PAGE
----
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Home » UK group plans first large-scale liquid air energy storage plant

UK group plans first large-scale liquid air energy storage plant

Highview Power is attempting to raise £400mn to fund project with capacity to supply 600,000 homes

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UK energy group Highview Power plans to raise £400mn to build the world’s first commercial-scale liquid air energy storage plant in a potential boost for renewable power generation in the UK. Rupert Pearce, chief executive of the 17-year-old company, is aiming to wrap up Highview’s largest ever capital raising early next year to build a large-scale project near Manchester by the end of 2024. “We are raising a significant amount of money for the next two or three years,” the former boss of satellite giant Inmarsat said in an interview. “We’re looking for £400mn to take us through the next phase.” Highview Power plans to spend £250mn to construct a storage plant in Carrington that has a 30 megawatts capacity and can store 300 megawatt hours of electricity, enough to supply 600,000 homes with power for an hour. It already has a 5MW pilot plant operating in Pilsworth. The remaining £150mn would go towards engineering for a further four sites. Energy storage is vital for stabilising the grid as the share of the power mix from intermittent renewables grows. The UK generated almost 39 per cent of its electricity from renewable sources in the second quarter, up from 11 per cent a decade ago. The energy market has been volatile since Russia invaded Ukraine and cut off gas supplies to Europe. This has prompted a surge of interest in storage technologies that soak up excess electricity that comes from renewables and supply it back to the grid when needed. “If the wind blows and the demand isn’t there, then it can’t go anywhere. We have a structural necessity to bring in flexible demand for a long period of time,” said Pearce. Lithium-ion batteries can help solve that problem over the course of two to four hours but storage plants, which can hold power for longer and provide a stable supply of energy similar to coal and gas plants, are needed to help the UK achieve its net zero goals. Pumped hydro storage is a mature solution for longer duration energy storage but is hostage to geography. “We need big electricity warehouses — imagine storing a day’s worth of solar-generated electricity — and we also need big doors on the warehouse, so we can meet those peak demands,” said Anthony Price, managing director of Swanbarton, an energy storage consultancy, and secretary of Flow Batteries Europe, a trade body. “Liquid air energy storage fits into that category.” LAES works by cooling and compressing air into a liquid form that is stored at low pressure in insulated tanks. The liquid air is then blasted through heat exchangers, and the high-pressure gas is used to power turbines to create electricity when needed. But the loss of energy with LAES is also relatively high with a so-called “round-trip” efficiency of 50-55 per cent, although its proponents hope to push this up to 70 per cent against 80 per cent for lithium-ion batteries. Highview Power, which has received £20mn of UK government money and claims to hold more than 200 patents, wants to spend £10bn on 20 sites in the UK and to enter the Australian market during the next decade. Sumitomo SHI FW has invested $46mn in Highview Power and holds a licence for its technology with plans to enter into the Indian, Middle Eastern and European markets. However, long duration energy storage is becoming increasingly competitive, with about 60 providers working on this technology and demand-side solutions such as smart meters evolving rapidly. Chunping Xie, senior policy fellow at the Grantham Research Institute on Climate Change, reckons LAES, built at a very large scale, could be much cheaper compared to batteries. “The technologies will be expensive to begin with,” said Upma Koul, vice-president of strategy and business development at Sumitomo SHI FW. “Which of the technologies could take the major chunk of long duration energy storage? We don’t know.”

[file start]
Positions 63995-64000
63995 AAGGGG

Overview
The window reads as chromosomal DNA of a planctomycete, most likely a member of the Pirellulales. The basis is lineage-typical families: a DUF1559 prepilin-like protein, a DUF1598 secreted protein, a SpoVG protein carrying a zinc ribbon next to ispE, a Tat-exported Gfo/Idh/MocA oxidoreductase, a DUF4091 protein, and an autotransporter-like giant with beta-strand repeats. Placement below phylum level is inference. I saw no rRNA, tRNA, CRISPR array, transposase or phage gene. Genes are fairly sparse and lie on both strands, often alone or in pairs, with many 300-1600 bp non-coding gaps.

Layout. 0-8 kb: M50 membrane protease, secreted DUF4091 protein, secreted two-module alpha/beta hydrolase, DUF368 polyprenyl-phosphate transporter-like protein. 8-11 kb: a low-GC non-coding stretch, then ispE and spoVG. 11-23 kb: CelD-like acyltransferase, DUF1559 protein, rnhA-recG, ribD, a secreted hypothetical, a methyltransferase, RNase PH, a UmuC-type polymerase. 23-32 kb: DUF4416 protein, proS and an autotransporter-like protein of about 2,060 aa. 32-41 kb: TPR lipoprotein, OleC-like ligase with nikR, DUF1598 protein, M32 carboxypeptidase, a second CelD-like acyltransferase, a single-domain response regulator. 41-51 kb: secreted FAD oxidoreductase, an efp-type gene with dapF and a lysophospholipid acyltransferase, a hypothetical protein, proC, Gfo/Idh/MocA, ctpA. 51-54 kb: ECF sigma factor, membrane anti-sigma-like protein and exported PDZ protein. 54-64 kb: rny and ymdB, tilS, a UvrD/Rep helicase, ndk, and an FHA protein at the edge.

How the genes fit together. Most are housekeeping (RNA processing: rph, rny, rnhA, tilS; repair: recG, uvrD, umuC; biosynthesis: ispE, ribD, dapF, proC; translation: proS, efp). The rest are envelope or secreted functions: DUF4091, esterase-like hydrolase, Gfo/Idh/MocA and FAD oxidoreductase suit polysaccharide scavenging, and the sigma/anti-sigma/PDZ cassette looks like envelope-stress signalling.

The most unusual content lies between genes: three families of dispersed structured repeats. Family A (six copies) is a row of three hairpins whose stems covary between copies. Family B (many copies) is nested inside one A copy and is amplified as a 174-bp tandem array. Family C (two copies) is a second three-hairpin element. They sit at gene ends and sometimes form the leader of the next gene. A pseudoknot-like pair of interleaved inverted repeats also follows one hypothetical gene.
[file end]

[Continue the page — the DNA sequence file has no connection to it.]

Source : FinancialTimes

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